TABLE 15: due to the nature of our code, we are unable to submit it through GitHub and thus would like to request that the judges come to our table.


As a team of two Mechanical Engineers, a Biomedical/Electrical Engineering and a Computer Scientist, we came to the hackathon driven to explore an interdisciplinary problem. After learning about the OpenBCI software from the sponsor representative, we were amazed and excited by the plethora of opportunities a device that could conduct a complete EEG exam could achieve. This led us to think about creating an interface that would enable mentally-controlled limbs, thus creating a more natural user-experience and increasing mobility for all of society.

What it does

By detecting a spike in brain activity, the robot arm gets activated and rotates. The user is able to trigger motion in a prosthetic arm solely through brain waves. Currently, the software tracks the spike in the EMG activity caused by the muscular movement of the head but can be further improved to detect changes in EEG waves.

How we built it

To build the arm we used two plastic "lightsabers" provided as a sponsorship freebie at the event. Each lightsaber was made of 4 separate pieces: 3 shaped as frusta and one as a cone. We used the frustum with the second largest diameter as the main arm. We attached the motor to one end of this arm such that the gears sit through a keyhole made into the side of the main arm. The second arm consists of a frustum and the cone and connects to the motor on the main arm using a servo horn. To increase the structural integrity of the arm we reinforced it with other pieces of the lightsaber and placed it in an outer casing.

We used the OpenBCI headgear and used its measurements of muscle activity as a control signal for the arm. We used an Arduino DUE to control the servo motors on the arm. The Arduino runs the motor when the control signal is detected. The arm moves between 20 to 110 degrees when run.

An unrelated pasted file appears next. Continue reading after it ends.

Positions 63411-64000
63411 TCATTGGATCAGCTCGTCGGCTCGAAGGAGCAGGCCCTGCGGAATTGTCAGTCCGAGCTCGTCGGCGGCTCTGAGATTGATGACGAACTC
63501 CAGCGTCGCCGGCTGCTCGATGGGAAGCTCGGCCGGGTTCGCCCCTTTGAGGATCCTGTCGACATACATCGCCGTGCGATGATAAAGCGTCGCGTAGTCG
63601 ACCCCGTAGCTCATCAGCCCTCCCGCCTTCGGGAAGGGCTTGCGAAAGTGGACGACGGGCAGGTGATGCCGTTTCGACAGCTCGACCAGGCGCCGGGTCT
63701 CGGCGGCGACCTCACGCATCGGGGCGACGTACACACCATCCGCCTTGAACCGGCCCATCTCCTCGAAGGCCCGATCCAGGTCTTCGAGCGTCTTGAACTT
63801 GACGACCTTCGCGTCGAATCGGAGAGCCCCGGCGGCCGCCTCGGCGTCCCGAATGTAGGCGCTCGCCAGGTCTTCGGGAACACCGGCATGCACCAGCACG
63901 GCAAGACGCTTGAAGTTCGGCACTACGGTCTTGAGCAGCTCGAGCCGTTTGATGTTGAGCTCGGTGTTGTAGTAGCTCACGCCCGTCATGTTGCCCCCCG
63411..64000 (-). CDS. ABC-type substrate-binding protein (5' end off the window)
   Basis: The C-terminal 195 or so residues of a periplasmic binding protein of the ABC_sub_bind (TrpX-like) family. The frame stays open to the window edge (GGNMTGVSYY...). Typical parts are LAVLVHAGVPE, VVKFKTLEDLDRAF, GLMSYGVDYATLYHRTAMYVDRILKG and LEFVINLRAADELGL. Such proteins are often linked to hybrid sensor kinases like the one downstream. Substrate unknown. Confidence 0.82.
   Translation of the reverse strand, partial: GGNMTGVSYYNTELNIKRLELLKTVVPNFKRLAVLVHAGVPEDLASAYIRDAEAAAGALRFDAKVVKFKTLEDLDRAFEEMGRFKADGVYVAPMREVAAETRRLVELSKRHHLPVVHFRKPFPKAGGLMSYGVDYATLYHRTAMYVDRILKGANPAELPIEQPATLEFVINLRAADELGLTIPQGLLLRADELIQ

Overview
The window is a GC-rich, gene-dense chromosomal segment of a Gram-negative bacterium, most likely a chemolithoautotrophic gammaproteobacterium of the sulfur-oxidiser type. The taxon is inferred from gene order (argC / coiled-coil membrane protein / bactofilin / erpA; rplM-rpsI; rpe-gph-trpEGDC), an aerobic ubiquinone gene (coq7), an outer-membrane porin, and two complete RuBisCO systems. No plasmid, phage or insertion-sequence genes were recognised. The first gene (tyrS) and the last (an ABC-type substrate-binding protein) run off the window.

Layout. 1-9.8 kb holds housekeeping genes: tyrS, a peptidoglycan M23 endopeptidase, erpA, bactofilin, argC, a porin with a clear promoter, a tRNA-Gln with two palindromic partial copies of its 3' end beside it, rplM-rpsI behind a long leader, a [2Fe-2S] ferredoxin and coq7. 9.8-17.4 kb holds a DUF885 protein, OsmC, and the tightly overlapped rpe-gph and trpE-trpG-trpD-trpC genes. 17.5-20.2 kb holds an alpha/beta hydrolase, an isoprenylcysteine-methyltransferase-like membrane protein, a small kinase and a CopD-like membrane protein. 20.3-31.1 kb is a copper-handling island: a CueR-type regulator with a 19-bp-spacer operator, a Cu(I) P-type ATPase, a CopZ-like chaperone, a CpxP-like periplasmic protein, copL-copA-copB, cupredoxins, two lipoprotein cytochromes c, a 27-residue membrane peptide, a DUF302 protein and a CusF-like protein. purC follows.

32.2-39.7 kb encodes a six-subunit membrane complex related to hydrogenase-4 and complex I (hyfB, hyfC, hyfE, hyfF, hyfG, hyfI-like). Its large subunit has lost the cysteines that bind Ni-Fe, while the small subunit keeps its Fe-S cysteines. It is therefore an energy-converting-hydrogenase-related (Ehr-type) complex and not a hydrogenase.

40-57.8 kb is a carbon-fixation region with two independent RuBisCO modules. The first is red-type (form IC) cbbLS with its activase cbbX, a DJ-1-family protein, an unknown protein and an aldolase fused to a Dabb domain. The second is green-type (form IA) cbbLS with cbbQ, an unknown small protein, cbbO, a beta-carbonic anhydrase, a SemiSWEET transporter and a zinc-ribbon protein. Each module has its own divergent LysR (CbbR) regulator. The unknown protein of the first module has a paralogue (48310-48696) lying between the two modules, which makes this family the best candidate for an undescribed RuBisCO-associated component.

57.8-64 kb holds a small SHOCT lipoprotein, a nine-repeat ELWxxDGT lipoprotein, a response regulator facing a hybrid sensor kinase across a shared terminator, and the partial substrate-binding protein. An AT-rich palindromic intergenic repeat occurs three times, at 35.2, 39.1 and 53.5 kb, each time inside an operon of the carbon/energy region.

Connecting the OpenBCI to the robotic arm was a lengthy process. Just the initial stages, setting up the GUI in the Processing environment took a very long time in Ubuntu. We faced several obstacles, all of which we overcame, except for a nullpointer exception which we simply couldn't solve. Eventually we gave up and moved to Windows but faced the same nullpointer exception there as well. After several hours of struggling, we managed to download the older version of the GUI (which also didn't work) but managed to make it work by combining the newest version libraries with it.

Once the OpenBCI GUI was set up we had to figure out how to program it to make the robotic arm move. We realized that head movements caused the FTT plot for node 7 to jump in EEG amplitude. We scanned through 6000 lines of GUI code to find the place where the FTT plot was drawn. We then, added code to check if the plot jumps above a certain threshold. If it did we would write data to a file. We then wrote a bash script to check if that specific file changed. If the file changed the bash script would call a Python program which would establish a serial connection with the Arduino. The Arduino program was written in C and would make the motor for the robotic arm move if the Python program sent a bit to it through the serial connection.

Challenges we ran into

The primary challenge that we faced was working with the materials we were given and trying to make the most out of limited supplies. We tried to maximize the use of the OpenBCI headgear. The output torque of the motor generated a very high angular impulse which could not be withstood by the flimsy plastic arm, so we added rocks to the bottom to increase the mass of the system. We ran out of lithium-ion batteries during testing so we used a battery pack. To fasten it to the Ultracortex headset we used zip ties.

Accomplishments that we're proud of

Despite the lack of access to hardware equipment, we were able to capitalize on our collective ingenuity to find innovative solutions. Out of these many instances, the one we are proudest of would be creating our model prosthetic by deconstructing the lightsabers provided by one of the sponsors. To hold up the motor within the main arm, we used a zip tie to constrain the arm diameter (since the material is a flexible plastic) and thus prevent the motor from slipping.

What we learned

A ton of things to know about OpenBCI. We also really learned about colllaboration between multidisciplines because we were all different majors. Hence we didn't step on each other's feet and managed to work well together.

What's next for NARVes

Although we are extremely proud of how far we have come, NARVes needs to be able to create a more nuanced mental as opposed to motion-based trigger to create an interface for prosthetic limbs. Further enhancements would require deep dives with those currently facing mobility issues and have prosthetic limbs to understand the true user needs.

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